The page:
olly - Fotolia
BOSTON -- Microsoft's proposed licensing changes for PowerApps, the cloud-based development tools for Office 365 and Dynamics 365, have confused users and made them fearful the software will become prohibitively expensive.
Last week, at Microsoft's SPTechCon user conference, some organizations said the pricing changes, scheduled to take effect Oct. 1, were convoluted. Others said the new pricing -- if it remains as previewed by Microsoft earlier this summer -- would force them to limit the use of the mobile app development tools.
"We were at the point where we were going to be expanding our usage, instead of using it for small things, using it for larger things," Katherine Prouty, a developer at the nonprofit Greater Lynn Senior Services, based in Lynn, Mass., said. "This is what our IT folks are always petrified of; [the proposed pricing change] is confirmation of their worst nightmares."
Katherine ProutyDeveloper, Greater Lynn Senior Services
Planned apps the nonprofit group might have to scrap if the pricing changes take effect include those for managing health and safety risks for its employees and clients in a regulatory-compliant way, and protecting the privacy of employees as they post to social media on behalf of the organization, Prouty said.
Developers weigh in
The latest pricing proposal primarily affects organizations building PowerApps that tap data sources outside of Office 365 and Dynamics 365. People connecting to Salesforce, for example, would pay $10 per user, per month, unless they opt to pay $40 per user, per month for unlimited use of data connectors to third-party apps.
The new pricing would take effect even if customers were only connecting Office 365 to Dynamics 365 or vice versa. That additional cost for using apps they're already paying for does not sit well with some customers, while others find the pricing scheme perplexing.
"It's all very convoluted right now," said David Drever, senior manager at IT consultancy Protiviti, based in Menlo Park, Calif.
Manufacturing and service companies that create apps using multiple data sources are among the businesses likely to pay a lot more in PowerApps licensing fees, said IT consultant Daniel Christian of PowerApps911, based in Maineville, Ohio.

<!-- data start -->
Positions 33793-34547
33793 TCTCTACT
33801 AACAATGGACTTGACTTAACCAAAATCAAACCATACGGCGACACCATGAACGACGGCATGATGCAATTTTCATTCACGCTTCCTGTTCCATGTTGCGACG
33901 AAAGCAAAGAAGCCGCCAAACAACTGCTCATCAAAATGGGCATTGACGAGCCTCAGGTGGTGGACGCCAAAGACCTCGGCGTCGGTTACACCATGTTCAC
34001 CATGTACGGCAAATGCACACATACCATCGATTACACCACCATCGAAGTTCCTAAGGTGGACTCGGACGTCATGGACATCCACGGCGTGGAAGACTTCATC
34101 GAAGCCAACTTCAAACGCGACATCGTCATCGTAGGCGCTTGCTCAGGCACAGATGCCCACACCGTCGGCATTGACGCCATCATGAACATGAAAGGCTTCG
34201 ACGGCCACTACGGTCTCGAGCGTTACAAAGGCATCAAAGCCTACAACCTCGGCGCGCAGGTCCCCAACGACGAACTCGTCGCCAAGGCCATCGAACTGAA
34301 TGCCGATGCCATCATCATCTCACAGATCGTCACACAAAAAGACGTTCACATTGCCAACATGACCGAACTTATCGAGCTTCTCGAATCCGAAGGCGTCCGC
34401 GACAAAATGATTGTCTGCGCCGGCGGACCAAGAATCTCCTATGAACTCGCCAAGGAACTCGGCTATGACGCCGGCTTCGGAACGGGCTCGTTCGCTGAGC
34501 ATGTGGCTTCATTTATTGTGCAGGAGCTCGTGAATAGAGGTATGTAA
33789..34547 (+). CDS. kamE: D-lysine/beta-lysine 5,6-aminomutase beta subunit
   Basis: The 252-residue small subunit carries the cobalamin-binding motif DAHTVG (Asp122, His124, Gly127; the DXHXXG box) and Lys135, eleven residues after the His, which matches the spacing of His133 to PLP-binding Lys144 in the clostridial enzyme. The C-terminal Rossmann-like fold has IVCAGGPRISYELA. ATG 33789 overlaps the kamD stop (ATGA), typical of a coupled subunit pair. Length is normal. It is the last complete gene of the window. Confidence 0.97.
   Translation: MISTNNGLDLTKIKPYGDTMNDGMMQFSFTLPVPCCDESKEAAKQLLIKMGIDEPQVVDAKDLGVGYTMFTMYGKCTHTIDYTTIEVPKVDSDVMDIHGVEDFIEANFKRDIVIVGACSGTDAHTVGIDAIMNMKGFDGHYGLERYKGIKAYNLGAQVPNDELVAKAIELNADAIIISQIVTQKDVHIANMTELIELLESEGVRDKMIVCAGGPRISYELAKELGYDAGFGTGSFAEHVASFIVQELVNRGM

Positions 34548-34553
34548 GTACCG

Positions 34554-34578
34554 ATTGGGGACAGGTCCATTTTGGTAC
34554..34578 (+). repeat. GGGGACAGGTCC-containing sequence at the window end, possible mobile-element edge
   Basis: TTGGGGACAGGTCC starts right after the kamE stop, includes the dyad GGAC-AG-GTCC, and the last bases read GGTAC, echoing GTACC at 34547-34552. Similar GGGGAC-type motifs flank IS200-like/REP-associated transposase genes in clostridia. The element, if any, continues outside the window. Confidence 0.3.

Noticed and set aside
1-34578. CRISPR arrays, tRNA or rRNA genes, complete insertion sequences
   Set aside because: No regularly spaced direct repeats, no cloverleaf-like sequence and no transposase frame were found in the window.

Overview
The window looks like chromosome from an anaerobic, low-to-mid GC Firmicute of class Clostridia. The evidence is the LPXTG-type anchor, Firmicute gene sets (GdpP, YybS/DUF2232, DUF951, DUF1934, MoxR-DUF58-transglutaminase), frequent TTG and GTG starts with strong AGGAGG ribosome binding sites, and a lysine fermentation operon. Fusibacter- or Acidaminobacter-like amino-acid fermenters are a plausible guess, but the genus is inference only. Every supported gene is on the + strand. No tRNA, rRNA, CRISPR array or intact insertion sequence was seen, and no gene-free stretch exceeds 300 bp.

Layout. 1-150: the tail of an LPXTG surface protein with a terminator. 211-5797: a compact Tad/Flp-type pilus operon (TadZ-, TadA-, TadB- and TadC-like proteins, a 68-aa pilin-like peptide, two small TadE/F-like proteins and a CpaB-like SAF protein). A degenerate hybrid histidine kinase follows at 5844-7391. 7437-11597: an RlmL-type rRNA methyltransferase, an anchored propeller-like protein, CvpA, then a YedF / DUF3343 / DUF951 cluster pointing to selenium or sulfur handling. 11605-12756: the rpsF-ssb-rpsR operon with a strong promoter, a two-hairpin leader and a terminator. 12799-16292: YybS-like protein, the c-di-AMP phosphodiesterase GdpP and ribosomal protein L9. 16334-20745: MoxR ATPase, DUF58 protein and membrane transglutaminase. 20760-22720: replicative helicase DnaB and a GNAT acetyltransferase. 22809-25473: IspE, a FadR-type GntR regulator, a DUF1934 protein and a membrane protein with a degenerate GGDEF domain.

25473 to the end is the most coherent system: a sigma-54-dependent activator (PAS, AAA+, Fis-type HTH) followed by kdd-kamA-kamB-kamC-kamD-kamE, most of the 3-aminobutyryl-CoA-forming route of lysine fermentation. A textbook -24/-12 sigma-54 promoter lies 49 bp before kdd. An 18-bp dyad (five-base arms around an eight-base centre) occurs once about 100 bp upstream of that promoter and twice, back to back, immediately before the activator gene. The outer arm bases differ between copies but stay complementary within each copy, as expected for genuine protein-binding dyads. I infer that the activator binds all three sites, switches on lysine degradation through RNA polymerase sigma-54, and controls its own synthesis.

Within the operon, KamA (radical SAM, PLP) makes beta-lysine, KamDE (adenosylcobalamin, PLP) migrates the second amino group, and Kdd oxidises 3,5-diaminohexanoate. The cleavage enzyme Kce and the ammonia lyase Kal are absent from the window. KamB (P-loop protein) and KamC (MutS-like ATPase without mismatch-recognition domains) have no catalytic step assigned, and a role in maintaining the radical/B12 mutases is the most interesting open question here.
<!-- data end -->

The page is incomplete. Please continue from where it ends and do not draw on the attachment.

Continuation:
Annual PowerApps pricing changes
However, pricing isn't the only problem, Christian said. Microsoft's yearly overhaul of PowerApps fees also contributes to customer handwringing over costs.
"Select [a pricing model] and stick with it," he said. "I'm OK with change; we'll manage it and figure it out. It's the repetitive changes that bug me."
Microsoft began restricting PowerApps access to outside data sources earlier this year, putting into effect changes announced last fall. The new policy required users to purchase a special PowerApps plan to connect to popular business applications such as Salesforce Chatter, GotoMeeting and Oracle Database. The coming changes as presented earlier this summer would take that one step further by introducing per-app fees and closing loopholes that were available on a plan that previously cost $7 per user per month.
Matt Wade, VP of client services at H3 Solutions Inc., based in Manassas, Va., said customers should watch Microsoft's official PowerApps blog for future information that might clarify costs and influence possible tweaks to the final pricing model. H3 Solutions is the maker of AtBot, a platform for developing bots for Microsoft's cloud-based applications.
"People who are in charge of administering Office 365 and the Power Platform need to be hyper-aware of what's going on," Wade said. "Follow the blog, comment, provide feedback -- and do it respectfully."